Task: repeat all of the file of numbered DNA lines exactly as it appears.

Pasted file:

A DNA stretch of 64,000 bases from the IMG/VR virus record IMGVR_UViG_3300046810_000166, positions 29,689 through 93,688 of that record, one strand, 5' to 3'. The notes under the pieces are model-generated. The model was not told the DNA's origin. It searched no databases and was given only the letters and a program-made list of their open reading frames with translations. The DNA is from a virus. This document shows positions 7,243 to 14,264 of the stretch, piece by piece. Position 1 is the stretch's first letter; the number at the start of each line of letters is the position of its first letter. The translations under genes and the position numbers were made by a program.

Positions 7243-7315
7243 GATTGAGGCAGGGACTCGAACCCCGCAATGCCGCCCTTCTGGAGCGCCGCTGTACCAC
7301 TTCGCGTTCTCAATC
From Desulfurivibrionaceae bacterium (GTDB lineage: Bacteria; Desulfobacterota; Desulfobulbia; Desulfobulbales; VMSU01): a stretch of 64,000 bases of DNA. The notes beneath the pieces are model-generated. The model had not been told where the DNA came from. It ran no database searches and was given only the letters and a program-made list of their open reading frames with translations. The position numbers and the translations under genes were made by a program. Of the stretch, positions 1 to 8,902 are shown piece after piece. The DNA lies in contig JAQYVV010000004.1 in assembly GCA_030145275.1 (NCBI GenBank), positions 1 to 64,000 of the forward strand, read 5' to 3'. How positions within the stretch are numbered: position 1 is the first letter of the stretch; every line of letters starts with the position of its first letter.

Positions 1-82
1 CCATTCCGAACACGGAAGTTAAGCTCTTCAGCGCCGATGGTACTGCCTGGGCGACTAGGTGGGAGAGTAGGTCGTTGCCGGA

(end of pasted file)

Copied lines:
A DNA stretch of 64,000 bases from the IMG/VR virus record IMGVR_UViG_3300046810_000166, positions 29,689 through 93,688 of that record, one strand, 5' to 3'. The notes under the pieces are model-generated. The model was not told the DNA's origin. It searched no databases and was given only the letters and a program-made list of their open reading frames with translations. The DNA is from a virus. This document shows positions 7,243 to 14,264 of the stretch, piece by piece. Position 1 is the stretch's first letter; the number at the start of each line of letters is the position of its first letter. The translations under genes and the position numbers were made by a program.

Positions 7243-7315
7243 GATTGAGGCAGGGACTCGAACCCCGCAATGCCGCCCTTCTGGAGCGCCGCTGTACCAC
7301 TTCGCGTTCTCAATC
From Desulfurivibrionaceae bacterium (GTDB lineage: Bacteria; Desulfobacterota; Desulfobulbia; Desulfobulbales; VMSU01): a stretch of 64,000 bases of DNA. The notes beneath the pieces are model-generated. The model had not been told where the DNA came from. It ran no database searches and was given only the letters and a program-made list of their open reading frames with translations. The position numbers and the translations under genes were made by a program. Of the stretch, positions 1 to 8,902 are shown piece after piece. The DNA lies in contig JAQYVV010000004.1 in assembly GCA_030145275.1 (NCBI GenBank), positions 1 to 64,000 of the forward strand, read 5' to 3'. How positions within the stretch are numbered: position 1 is the first letter of the stretch; every line of letters starts with the position of its first letter.

Positions 1-82
1 CCATTCCGAACACGGAAGTTAAGCTCTTCAGCGCCGATGGTACTGCCTGGGCGACTAGGTGGGAGAGTAGGTCGTTGCCGGA